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United Way Day of Caring attracts more than 3,500 volunteers

A group of Wegmans employees gave a not-for-profit ministry on Buffalo’s East Side a full makeover Wednesday.

At the Response to Love Center on Kosciuszko Street, Wegmans chef Bill Makofski planted organic herbs outside. Baker customer service employee Natalie Golubski drew hopscotch boxes with chalk for the inner-city children. Sub shop server Mary Bordonaro painted the church’s walls. Front-end coordinator Luke Vorpahl raked debris and garbage from the grass.

Those are just a few examples of the 3,563 volunteers from 145 local companies providing hands-on help to 129 not-for-profit projects in Buffalo as part of United Way of Buffalo & Erie County’s 22nd annual Day of Caring.

The Day of Caring is Western New York’s largest community service event. Employees from companies such as Wegmans, HSBC, National Grid and more traded in their work attire for United Way T-shirts and sneakers, and got their hands dirty helping out the community’s not-for-profit organizations.

“We’re mobilizing one day a year, with over 3,500 people, to improve the quality of life in this community,” said United Way President Michael Weiner. “These are agencies serving high-risk, high-need communities.”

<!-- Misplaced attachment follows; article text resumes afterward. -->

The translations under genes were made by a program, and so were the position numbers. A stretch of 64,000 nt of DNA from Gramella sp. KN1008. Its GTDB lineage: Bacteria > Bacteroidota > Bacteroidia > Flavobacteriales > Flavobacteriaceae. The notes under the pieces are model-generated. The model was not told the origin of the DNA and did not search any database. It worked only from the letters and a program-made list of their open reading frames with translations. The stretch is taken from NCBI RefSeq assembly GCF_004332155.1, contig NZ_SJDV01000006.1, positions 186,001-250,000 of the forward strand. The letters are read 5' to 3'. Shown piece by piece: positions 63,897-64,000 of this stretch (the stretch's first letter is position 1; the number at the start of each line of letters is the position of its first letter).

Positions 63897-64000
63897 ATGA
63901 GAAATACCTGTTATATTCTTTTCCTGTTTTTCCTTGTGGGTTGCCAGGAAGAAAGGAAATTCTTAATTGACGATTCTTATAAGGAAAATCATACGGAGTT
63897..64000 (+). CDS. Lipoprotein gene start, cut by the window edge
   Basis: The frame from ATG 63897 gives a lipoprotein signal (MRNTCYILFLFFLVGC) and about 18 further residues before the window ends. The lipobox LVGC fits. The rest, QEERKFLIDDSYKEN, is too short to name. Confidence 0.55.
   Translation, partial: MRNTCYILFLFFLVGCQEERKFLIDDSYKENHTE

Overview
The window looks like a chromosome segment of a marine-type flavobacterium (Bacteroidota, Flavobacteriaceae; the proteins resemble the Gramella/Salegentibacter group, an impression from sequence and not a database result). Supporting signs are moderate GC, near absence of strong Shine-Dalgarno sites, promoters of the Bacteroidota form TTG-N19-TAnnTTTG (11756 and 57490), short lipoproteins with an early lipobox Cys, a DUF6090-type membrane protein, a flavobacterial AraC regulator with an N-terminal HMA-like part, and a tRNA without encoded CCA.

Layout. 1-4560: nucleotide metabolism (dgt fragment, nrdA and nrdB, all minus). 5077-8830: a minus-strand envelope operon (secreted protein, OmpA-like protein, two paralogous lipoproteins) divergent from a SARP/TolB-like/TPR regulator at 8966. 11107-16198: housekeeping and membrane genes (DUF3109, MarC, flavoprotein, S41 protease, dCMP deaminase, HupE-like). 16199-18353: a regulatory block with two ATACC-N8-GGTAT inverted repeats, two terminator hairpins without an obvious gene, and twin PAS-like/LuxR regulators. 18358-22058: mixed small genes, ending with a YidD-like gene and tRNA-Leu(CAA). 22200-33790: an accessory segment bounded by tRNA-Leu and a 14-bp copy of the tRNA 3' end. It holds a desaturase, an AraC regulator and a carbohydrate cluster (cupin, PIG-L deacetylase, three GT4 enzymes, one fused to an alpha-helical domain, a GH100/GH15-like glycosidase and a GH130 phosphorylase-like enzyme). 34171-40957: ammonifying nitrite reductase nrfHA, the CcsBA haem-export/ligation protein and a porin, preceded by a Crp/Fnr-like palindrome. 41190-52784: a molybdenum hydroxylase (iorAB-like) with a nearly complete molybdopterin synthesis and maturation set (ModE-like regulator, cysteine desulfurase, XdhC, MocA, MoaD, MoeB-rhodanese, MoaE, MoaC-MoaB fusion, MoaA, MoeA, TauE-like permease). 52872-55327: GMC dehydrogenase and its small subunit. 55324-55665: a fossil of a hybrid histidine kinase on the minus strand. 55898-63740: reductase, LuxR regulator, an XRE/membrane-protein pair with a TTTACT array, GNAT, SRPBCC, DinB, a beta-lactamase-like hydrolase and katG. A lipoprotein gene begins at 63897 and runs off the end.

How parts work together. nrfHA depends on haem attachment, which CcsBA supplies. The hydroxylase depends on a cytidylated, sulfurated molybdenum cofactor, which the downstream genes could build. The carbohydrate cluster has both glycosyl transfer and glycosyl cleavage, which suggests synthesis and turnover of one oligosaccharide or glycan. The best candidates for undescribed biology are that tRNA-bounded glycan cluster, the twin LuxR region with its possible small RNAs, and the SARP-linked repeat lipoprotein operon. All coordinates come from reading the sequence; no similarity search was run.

Take, for instance, the 125 Wegmans employees who took over the Response to Love Center, which provides the East Side’s poverty-stricken community with food. And in the process, those employees experienced team-building and eye-opening moments of what the community needs.

“The building can use every extra hand it can get,” said Vorpahl, as he finished raking the grass and went on to weeding and landscaping.

Sandy Falsone, a Wegmans training coordinator who has volunteered at every Day of Caring since its inception 22 years ago, gets emotional on this day each year. She stood in the Response to Love Center’s parking lot, clipboard in hand, directing the Wegmans co-workers as they worked on giving the place a fresh coat of paint, new shelves, clean landscaping and a hand with the neighborhood’s kids.

“These people are killing themselves every day, reaching out and meeting people in the community,” she said of Sister Mary Johnice’s ministry. “So let us do the things that they don’t have time for, like painting, organizing, landscaping, so that they can do what they do best, which is service provision.”

The help didn’t go unappreciated. Johnice founded the Response to Love Center in 1985 and purchased the building two years ago.

“When I looked at the building, I saw the needs,” she said. “I thought, ‘Oh, my gosh, how are we going to do this?’ This is glorious because I don’t have to concentrate on repairs and painting. I can focus on making a difference in people’s lives.”

Volunteers from area companies tackled other projects – sorting, organizing and hanging clothes at Buffalo City Mission Thrift Store in Depew; assisting with Community Fun Day at Westminster Charter School for Buffalo Promise; and chaperoning a trip to Martin Fantasy Island on Grand Island for various Boys & Girls Clubs of Buffalo, just to name a few.